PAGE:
A judge has denied the murder charges of two men who spent three decades in a Connecticut prison, in part because of the erroneous testimony of the well-known forensic expert Dr. Henry C. Lee.
The names of Ralph “Ricky” Birch and Shawn Henning are finally erased after being convicted in the death of 65-year-old retired truck driver Everett Carr on December 1, 1985, in New Milford.
The men were partially convicted on the basis of testimony from world-renowned criminologist Lee, who worked on the OJ Simpson and JonBenet Ramsey cases.
Last year, Lee’s testimony was found to be false after tests revealed that stains on a towel he believed to be consistent with blood turned out to be something else, and the court decided to open a new case, according to Fox61.
On Friday, Supreme Court judge Dan Shaban dismissed the charges against them, as the state decided not to reason the men again, reasoning that the witnesses had died and the new evidence could not have tied the couple to the murder.
The men wore black and white shirts that said “I didn’t do it” and “I am innocent” on Friday, as they ended up walking around after years in prison after their teenage arrests.
Ralph ‘Ricky’ Birch (left) and Shawn Henning (right) have finally erased their names and have been released from prison after spending three decades in prison for a murder they did not commit. On Friday, a judge dismissed the charges against them and voted to retry after a forensic expert’s testimony in the case was found to be false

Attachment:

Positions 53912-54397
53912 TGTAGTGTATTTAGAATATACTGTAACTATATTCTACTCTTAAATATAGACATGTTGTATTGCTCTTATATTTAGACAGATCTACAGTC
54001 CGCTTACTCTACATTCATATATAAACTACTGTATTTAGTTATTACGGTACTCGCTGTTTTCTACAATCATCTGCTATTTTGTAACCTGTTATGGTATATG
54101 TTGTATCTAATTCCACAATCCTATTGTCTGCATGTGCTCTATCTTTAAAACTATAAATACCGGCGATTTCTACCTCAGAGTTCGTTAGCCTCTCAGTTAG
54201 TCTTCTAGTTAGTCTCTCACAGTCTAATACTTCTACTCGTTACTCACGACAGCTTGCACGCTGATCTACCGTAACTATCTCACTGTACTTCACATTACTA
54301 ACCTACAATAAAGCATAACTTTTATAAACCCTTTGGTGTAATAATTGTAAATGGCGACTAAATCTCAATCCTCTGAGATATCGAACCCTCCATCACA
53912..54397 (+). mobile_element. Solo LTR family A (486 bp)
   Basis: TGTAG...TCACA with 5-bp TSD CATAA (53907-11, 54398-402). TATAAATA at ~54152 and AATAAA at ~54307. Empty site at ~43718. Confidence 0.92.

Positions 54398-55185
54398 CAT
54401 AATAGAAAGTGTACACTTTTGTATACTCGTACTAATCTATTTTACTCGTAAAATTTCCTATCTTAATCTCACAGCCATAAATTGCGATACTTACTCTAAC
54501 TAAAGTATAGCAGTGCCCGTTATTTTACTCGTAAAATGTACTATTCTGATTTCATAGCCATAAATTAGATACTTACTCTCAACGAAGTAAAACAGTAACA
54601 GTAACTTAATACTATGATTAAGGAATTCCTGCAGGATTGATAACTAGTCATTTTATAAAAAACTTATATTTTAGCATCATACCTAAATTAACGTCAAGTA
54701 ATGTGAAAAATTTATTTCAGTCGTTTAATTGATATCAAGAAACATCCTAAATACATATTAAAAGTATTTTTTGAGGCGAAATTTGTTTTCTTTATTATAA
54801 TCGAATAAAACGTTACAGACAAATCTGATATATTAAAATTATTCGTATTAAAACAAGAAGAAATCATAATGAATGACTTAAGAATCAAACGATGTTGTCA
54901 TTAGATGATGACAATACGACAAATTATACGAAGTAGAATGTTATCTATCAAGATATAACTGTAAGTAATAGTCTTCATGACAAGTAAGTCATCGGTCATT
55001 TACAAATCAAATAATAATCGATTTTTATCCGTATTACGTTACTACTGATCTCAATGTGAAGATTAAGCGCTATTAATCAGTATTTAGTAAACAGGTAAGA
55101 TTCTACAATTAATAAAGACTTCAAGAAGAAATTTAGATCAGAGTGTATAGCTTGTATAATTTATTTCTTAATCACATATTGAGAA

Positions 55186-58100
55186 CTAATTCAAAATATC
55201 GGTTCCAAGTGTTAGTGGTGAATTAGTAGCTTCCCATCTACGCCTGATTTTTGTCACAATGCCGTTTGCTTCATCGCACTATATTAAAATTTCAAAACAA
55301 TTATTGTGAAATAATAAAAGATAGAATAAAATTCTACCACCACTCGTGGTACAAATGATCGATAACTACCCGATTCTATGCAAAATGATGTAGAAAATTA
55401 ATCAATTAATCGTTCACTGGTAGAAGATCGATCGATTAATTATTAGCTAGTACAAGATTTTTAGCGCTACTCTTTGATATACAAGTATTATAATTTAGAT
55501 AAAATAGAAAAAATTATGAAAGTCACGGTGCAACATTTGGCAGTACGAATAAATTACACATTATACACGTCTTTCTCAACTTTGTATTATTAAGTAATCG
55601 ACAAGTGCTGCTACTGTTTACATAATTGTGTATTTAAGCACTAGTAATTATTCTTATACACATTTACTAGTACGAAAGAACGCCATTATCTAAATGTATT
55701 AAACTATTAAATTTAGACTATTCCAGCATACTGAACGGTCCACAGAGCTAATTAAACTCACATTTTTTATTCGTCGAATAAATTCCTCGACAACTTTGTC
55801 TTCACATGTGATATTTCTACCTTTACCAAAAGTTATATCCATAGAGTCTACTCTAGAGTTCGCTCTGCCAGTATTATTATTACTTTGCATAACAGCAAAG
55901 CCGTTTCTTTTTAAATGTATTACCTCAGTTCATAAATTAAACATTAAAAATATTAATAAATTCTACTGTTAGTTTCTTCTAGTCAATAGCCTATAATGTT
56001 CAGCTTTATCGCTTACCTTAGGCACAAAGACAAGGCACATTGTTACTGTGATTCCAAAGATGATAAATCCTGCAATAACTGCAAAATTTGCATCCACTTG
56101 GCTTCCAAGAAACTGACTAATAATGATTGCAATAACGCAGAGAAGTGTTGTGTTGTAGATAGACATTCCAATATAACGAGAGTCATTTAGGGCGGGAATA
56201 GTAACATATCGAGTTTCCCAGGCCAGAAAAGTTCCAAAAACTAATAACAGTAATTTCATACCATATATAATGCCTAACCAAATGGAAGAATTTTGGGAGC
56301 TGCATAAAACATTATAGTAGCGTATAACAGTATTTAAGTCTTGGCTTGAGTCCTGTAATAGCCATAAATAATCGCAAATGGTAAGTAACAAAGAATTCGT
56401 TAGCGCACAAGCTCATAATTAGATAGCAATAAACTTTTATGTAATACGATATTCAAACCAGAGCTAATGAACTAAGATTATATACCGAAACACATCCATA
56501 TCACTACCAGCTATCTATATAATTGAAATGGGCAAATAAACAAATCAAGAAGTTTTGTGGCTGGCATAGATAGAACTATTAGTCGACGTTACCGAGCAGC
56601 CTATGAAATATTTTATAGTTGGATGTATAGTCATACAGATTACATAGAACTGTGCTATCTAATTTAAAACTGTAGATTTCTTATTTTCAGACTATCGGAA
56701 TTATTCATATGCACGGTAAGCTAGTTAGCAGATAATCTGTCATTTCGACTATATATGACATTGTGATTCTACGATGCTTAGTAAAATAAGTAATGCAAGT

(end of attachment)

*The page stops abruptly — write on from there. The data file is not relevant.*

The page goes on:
Finally free: Ricky Birch (second from left) and Shawn Henning (second from right) celebrate their release and dismissed their attorneys’ charges on Friday at Torrington Superior Court in Torrington, Connecticut
In 1985, Carr was killed around midnight at his home. His head was hit by something heavy, and he was stabbed 27 times, cutting his jugular vein.
The crime scene was a bloodbath, with splashes from the plinth to the ceiling.
Lee had claimed to have found a stained towel in an upstairs bathroom of Carr’s house, and his repeated tests on the stains proved they were blood in the 1985 murder case
Birch and Henning, who were 18 and 17 respectively, were troubled and homeless teenagers living in a stolen car at the time and breaking into money to raise money for drugs, according to the Hartford Courant.
Carr allegedly interrupted a burglary, making Birch and Henning suspects.
However, the horrific nature of the crime scene meant that the suspects would be drenched in blood – but there was no trace of it on the teenagers or in their cars or between their belongings.
Lee had claimed to have found a stained towel in an upstairs bathroom of Carr’s house, and his repeated tests for the stains revealed they were blood.
Prosecutors suggested that the teens commit the murder and use the towel to clean up.
Lee is an esteemed criminologist who has worked on famous cases including the murder of JonBenet Ramsey, the OJ Simpson murder case, the murder of Laci Peterson, a forensic investigation after 9/11, and he has re-investigated the murder of John F. Kennedy.
Shawn Henning (left) and Ralph Birth (right) depicted in these undated mugshots from Connecticut Department of Correction. They were convicted as teenagers and imprisoned for over 30 years
Henning hugs Lori Freedman, a social worker at Centurion, on the steps of the Connecticut Superior Court in Torrington Friday, July 10
Ralph Birch, faces, hugs Shawn Henning, outside the courtroom in Connecticut Superior Court on Friday during the emotional hearing